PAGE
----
Photographer: Chris Ratcliffe/Bloomberg

Malaysia Airlines First to Track Fleet With Satellites

  • Flight 370 was lost over Indian Ocean three years ago
  • Signs deal for tracking with Aireon, SITAONAIR and FlightAware

Malaysia Airlines, which lost a wide-body jet with 239 people aboard three years ago in one of history’s most enduring aviation mysteries, has become the first airline to sign an agreement for space-based flight tracking of its aircraft.

Malaysia Airlines Bhd. reached a deal with Aireon LLC, SITAONAIR and FlightAware LLC to enable it to monitor the flight paths of its aircraft anywhere in the world including over the polar regions and the most remote oceans, according to an emailed press release from Aireon.

Aireon is launching a new satellite network with Iridium Communications Inc. that will allow it to monitor air traffic around the globe. It’s projected to be completed in 2018. Most international flights are already transmitting their position with technology known as ADS-B and the signals can be tracked from the ground or space. The U.S. Federal Aviation Administration has already installed a ground-based tracking system for ADS-B.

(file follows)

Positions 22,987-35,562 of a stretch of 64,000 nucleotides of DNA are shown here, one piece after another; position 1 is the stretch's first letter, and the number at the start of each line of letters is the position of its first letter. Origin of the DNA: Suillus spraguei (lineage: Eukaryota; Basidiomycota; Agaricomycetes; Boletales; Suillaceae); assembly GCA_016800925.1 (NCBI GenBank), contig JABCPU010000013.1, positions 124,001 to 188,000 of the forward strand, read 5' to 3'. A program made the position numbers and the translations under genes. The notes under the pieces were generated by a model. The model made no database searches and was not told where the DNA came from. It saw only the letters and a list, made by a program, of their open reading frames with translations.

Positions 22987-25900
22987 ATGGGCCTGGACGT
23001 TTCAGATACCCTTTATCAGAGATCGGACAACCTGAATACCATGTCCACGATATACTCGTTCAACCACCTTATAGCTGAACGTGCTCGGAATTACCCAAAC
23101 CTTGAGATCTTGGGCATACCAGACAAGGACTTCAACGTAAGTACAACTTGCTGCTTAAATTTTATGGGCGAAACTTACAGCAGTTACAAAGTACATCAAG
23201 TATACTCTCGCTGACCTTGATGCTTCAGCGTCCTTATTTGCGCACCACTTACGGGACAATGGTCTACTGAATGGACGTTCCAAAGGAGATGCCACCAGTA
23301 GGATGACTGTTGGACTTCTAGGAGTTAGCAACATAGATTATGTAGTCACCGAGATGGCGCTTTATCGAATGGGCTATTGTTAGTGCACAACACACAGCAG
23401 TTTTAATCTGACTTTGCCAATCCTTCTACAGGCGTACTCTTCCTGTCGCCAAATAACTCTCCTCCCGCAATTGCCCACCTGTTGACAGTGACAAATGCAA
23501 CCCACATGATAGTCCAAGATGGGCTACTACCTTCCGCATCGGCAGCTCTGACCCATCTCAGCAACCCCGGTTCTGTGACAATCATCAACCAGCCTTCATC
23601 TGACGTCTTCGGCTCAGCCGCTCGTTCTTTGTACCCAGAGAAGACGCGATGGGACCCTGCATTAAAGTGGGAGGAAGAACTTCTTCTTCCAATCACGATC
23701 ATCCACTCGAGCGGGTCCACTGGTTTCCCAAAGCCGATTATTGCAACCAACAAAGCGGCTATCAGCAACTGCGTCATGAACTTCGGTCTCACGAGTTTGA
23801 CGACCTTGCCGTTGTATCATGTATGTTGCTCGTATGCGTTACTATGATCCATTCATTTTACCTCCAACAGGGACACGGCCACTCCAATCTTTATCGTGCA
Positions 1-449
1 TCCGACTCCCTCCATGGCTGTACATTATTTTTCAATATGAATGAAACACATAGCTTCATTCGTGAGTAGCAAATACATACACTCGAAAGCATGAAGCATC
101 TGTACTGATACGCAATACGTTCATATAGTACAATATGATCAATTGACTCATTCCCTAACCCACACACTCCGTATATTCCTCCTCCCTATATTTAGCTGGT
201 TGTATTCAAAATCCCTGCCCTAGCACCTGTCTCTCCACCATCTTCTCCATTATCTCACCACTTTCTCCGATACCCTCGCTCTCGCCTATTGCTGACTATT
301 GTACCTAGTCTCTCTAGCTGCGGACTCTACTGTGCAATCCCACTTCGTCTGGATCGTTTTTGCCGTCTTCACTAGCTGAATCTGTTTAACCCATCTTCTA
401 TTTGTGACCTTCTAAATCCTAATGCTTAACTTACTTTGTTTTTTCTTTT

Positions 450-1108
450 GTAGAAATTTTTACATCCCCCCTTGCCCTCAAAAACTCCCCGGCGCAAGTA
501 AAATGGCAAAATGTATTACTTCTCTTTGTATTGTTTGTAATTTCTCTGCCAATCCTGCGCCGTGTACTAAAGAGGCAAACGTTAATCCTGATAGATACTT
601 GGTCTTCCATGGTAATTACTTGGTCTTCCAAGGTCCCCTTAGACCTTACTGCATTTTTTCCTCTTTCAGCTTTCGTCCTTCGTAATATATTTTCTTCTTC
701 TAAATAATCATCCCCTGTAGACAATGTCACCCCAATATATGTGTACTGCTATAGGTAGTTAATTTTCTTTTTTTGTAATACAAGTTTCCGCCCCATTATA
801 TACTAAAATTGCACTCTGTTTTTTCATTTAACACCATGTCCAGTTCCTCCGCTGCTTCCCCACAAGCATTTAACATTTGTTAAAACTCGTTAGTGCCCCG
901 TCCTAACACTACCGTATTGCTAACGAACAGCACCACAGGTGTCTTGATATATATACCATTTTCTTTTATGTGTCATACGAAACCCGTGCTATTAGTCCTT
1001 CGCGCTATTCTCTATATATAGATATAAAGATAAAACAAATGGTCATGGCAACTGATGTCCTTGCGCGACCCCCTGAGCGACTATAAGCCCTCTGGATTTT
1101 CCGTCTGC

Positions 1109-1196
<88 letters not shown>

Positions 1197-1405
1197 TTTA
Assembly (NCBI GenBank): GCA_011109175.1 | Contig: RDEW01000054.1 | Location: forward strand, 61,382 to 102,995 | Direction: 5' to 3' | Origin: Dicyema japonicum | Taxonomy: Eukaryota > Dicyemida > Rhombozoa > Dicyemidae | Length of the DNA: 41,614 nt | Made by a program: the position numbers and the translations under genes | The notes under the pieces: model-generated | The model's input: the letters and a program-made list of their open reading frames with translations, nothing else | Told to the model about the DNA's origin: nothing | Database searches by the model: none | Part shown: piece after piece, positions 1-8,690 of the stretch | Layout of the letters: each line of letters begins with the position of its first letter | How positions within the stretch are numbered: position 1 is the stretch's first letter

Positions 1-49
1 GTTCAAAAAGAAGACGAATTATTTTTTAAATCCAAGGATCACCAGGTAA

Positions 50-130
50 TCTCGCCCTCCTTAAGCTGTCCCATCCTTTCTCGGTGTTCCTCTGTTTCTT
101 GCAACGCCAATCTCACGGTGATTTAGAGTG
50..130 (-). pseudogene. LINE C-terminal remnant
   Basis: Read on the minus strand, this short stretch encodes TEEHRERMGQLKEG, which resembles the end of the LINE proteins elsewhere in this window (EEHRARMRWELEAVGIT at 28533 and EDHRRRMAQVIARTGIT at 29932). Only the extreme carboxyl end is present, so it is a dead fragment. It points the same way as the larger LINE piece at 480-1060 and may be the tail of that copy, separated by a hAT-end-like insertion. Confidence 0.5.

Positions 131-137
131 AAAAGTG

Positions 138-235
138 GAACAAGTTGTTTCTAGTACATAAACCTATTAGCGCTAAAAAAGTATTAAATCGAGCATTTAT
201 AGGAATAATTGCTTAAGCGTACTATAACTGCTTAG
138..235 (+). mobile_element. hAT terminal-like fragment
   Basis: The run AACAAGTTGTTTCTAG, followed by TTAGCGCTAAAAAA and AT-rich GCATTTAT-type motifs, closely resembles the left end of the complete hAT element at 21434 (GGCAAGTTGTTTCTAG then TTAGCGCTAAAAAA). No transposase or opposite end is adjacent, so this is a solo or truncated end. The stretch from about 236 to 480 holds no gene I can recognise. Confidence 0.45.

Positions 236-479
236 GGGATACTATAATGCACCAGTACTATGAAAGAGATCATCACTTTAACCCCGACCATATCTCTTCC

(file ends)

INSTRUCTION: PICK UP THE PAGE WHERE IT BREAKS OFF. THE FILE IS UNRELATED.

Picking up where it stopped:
“Real-time global aircraft tracking has long been a goal of the aviation community,” Malaysia Airlines Chief Operating Officer Izham Ismail said in the release. “We are proud to be the first airline to adopt this solution."

Malaysia Airlines Flight 370 was on a flight from Kuala Lumpur to Beijing on March 8, 2014, when it turned around, flew back across Malaysia and then turned toward the remote reaches of the southern Indian Ocean. While debris from the plane has been found washed ashore on African beaches, the main wreckage was never located despite years of searching.

Whether the Aireon tracking system would have made a difference in Flight 370 isn’t clear. The plane’s location transmitter went dead, possibly because it was intentionally shut off, and the aircraft would not have been visible to the satellite network.

Aireon is one of several companies trying to make it easier to find missing aircraft. Inmarsat Plc, which runs a satellite network that competes with Iridium, offers a separate service for airlines that uses traditional communication systems instead of the ADS-B transmissions. Rockwell Collins Inc.’s Airinc offers a similar service to carriers.

(Corrects company name in second paragraph.)
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